Student activists and union members have led recent protests in support of the Harvard Union of Clerical and Technical Workers, which represents 4,600 employees, during the longest contract negotiations between the University and HUCTW in history. Among the negotiation’s most contentious issues is a disagreement over wage increases. While HUCTW portrays the University’s current offer as unjust, Harvard’s proposed salary increases, well above local inflation, are both fair and reasonable.
With an average salary of $50,000 as of 2011 and wage increases consistently beating local inflation, HUCTW workers are paid well above competitive market rates—average compensation is at the 75th percentile for the industry. The University’s three-year offer for a salary increase of 2.8 percent in the first year, 2.5 percent in the second, and two percent in the third are fair in comparison to the Bureau of Labor Statistics estimate of a 1.7 percent inflation rate for the Boston area. Perhaps the University’s offer is not luxurious, but it is certainly not exploitative.
Compared to the rest of the country, where hourly pay has stagnated since 2000 when adjusted for inflation, HUCTW workers have fared much better even when compared with cost of living increases in the Boston area. From 2002-2011, based on data on HUCTW’s website and BLS statistics, real wages for HUCTW members have increased 13.7 percent. While this increase might be viewed as modest, union leaders cannot in good faith claim that the University has treated the union unfairly.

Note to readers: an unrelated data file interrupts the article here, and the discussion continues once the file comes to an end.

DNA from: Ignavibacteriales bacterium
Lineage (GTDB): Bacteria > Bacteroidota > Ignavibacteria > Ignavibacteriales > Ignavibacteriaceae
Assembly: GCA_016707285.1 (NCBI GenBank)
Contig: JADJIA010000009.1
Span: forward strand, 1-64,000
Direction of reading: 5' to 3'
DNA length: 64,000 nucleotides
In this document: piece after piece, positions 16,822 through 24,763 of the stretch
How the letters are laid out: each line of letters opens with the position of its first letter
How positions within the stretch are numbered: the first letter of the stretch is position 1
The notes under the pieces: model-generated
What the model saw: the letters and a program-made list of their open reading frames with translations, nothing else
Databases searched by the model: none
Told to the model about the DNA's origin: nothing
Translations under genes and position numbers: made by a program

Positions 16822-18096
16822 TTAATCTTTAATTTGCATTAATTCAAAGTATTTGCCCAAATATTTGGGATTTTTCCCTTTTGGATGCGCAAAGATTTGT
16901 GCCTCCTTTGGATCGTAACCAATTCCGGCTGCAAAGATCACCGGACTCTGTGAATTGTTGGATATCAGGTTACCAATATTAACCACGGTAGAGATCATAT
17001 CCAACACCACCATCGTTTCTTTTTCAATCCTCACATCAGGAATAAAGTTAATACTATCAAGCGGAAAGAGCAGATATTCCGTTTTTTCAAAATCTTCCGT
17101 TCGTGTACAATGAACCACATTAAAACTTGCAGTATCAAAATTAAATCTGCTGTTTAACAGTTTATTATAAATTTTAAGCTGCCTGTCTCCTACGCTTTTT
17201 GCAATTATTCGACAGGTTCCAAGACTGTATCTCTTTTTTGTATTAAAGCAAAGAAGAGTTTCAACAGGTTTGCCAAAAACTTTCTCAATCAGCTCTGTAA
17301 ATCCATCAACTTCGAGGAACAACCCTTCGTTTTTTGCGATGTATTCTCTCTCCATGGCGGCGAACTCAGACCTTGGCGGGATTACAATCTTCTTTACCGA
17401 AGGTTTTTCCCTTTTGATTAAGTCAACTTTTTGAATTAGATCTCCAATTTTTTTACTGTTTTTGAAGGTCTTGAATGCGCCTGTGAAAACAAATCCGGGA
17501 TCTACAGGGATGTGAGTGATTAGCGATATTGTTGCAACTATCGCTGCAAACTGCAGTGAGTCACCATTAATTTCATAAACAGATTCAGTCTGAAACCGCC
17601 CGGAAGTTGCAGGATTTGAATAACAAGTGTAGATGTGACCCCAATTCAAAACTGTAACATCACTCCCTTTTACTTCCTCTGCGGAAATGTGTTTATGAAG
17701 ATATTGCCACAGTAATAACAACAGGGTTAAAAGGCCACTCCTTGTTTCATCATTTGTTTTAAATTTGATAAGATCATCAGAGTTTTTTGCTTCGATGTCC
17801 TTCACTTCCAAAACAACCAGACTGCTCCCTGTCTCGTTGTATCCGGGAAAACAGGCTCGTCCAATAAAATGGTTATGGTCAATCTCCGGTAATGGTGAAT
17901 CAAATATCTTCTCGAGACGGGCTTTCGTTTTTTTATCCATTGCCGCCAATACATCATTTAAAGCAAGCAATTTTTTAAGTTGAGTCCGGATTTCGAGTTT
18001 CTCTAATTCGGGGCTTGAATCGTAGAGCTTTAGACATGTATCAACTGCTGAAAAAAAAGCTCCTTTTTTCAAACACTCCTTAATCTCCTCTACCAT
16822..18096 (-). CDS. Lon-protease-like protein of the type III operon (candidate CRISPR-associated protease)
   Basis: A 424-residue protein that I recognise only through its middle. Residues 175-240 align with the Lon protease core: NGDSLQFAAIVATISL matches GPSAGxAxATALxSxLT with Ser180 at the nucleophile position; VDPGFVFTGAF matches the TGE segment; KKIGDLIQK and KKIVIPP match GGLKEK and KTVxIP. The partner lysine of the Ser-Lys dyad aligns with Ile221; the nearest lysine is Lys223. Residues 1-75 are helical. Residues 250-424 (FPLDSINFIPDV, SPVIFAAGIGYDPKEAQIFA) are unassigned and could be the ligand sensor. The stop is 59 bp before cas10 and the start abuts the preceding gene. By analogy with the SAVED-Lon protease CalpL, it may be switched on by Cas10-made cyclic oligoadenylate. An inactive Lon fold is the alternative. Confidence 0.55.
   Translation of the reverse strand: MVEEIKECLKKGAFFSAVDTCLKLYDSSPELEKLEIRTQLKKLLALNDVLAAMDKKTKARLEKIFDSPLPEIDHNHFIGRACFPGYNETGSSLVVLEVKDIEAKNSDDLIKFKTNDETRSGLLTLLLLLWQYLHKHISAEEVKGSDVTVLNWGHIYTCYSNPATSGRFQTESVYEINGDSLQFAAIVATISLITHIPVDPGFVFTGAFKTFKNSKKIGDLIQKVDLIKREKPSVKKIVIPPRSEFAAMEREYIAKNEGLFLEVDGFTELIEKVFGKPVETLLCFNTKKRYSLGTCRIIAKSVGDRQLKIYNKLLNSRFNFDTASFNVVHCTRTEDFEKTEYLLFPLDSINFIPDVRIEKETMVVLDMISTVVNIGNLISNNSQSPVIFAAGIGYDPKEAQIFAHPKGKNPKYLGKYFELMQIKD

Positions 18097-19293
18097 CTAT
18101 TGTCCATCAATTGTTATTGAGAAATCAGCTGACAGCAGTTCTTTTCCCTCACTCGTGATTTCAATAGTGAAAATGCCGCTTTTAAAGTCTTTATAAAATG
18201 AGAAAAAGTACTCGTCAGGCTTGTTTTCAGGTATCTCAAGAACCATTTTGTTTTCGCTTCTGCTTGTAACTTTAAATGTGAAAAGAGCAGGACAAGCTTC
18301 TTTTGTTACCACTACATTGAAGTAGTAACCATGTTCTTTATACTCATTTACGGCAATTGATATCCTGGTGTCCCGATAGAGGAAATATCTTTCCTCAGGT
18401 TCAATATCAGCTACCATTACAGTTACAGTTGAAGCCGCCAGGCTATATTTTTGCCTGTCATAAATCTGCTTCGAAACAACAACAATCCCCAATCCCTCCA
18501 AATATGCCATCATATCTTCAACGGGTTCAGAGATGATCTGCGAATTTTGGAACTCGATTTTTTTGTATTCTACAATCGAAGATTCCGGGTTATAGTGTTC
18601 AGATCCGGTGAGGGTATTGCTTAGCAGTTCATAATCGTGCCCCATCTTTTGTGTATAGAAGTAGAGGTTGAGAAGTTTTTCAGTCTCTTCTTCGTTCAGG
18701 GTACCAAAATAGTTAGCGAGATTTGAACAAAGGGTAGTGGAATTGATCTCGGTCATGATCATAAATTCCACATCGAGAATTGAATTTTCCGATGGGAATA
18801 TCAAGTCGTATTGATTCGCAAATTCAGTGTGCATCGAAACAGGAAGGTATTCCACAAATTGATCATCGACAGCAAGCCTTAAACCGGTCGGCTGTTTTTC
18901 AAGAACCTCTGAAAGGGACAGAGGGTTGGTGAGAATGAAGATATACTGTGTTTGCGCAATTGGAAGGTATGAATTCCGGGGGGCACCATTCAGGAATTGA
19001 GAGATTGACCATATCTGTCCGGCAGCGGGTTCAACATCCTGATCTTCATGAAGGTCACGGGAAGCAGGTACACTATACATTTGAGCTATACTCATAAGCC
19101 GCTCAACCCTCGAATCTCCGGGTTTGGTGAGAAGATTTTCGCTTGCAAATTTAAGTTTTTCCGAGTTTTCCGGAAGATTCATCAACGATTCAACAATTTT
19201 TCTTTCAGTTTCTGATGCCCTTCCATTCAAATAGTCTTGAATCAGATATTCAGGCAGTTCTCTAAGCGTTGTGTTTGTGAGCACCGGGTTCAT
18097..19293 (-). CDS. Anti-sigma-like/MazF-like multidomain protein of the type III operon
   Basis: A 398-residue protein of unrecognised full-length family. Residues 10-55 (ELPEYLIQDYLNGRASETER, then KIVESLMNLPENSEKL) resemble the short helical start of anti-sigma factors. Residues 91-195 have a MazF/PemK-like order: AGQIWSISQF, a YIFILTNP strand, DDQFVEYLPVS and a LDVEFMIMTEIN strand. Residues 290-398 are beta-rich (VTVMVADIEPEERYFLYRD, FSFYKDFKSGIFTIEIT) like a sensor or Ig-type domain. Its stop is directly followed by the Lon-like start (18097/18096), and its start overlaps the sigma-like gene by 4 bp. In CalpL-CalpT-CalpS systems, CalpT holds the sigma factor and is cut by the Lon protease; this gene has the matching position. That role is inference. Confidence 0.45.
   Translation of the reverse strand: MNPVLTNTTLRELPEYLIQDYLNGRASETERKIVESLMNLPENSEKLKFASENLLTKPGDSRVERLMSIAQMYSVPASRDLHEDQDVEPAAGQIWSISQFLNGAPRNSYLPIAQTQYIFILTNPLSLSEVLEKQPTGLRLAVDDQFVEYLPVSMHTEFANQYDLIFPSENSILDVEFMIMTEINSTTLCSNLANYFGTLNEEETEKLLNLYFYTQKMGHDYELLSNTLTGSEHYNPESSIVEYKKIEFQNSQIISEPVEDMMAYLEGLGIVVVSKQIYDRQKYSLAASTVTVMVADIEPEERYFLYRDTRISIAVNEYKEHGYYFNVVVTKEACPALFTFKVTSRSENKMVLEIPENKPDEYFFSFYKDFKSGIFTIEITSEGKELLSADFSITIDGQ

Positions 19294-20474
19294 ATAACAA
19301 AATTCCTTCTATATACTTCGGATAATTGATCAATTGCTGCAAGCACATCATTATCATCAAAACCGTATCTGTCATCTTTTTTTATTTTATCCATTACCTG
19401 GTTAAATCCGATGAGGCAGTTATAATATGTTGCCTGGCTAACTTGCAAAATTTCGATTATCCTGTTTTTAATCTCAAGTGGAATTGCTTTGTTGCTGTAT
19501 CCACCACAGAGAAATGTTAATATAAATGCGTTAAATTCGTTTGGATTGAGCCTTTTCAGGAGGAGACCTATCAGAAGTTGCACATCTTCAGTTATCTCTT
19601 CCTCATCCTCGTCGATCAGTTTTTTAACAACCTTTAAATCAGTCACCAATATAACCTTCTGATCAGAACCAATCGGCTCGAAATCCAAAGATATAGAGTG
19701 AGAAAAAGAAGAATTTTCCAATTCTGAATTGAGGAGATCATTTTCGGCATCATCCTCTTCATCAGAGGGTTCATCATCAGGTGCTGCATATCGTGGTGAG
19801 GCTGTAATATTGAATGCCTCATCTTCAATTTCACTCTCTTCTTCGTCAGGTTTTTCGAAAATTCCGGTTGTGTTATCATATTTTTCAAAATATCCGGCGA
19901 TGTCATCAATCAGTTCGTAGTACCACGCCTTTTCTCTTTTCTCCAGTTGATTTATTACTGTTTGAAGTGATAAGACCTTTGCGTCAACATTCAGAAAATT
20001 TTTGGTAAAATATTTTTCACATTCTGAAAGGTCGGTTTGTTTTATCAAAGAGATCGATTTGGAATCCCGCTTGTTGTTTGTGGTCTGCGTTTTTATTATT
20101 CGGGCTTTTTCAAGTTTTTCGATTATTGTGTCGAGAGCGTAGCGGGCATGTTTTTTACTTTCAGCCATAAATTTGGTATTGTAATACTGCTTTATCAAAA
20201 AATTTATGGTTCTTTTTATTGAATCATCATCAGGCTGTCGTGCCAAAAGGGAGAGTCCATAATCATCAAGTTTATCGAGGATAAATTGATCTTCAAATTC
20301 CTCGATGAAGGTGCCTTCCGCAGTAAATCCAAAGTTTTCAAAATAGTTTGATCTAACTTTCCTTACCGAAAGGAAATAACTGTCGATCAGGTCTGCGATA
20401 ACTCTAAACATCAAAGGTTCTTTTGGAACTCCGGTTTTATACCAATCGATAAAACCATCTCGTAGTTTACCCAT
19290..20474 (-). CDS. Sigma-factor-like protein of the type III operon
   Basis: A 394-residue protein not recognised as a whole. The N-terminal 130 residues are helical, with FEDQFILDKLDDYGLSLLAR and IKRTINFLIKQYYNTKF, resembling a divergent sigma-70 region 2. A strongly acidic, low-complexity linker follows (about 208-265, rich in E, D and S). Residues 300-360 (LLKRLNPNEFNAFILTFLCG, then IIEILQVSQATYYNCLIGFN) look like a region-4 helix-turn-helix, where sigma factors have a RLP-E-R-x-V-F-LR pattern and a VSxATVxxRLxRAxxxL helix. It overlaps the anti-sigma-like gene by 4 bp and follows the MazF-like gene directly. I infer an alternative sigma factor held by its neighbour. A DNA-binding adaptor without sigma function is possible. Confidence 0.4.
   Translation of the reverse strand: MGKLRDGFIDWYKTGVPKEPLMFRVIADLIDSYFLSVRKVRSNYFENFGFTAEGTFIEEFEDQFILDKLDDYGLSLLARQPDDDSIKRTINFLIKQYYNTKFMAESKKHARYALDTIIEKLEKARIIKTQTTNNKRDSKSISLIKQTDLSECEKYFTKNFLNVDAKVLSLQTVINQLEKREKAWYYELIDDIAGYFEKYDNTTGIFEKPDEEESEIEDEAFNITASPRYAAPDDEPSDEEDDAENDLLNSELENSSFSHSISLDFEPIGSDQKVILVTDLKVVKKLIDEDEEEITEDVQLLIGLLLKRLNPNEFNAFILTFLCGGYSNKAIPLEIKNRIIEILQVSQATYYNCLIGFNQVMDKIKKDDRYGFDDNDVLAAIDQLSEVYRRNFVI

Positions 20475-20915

Admittedly, HUCTW’s actions are understandable—it is, after all, the role of a labor union to advocate for the best possible outcome for its members. But to a dispassionate observer, the union’s rejection of Harvard’s reasonable offer seems a fallacious dramatization of the contract negotiations as something of a Dickensian dispute between a rich university and its mistreated workers.
The most troubling and pernicious assertions made by some are the insinuations that the University’s large endowment and recent expansions make it somehow obligated to agree to hefty wage increases. To the contrary, the University’s endowment exists to allocate funds towards programs—like the investment in EdX or campus renovations—that advance the priorities and educational mission of Harvard most effectively. To say that the University’s endowment makes it liable to increase its already fair contract offer is to ignore the realities of the job market, where compensation is based on the value of a job in the marketplace rather than institutional wealth.
We hope that HUCTW members will urge their leaders to bring a swift end to the protracted contract negotiations. Ending this prolonged fight is in the interest of HUCTW, the University, and the students whom they both seek to serve.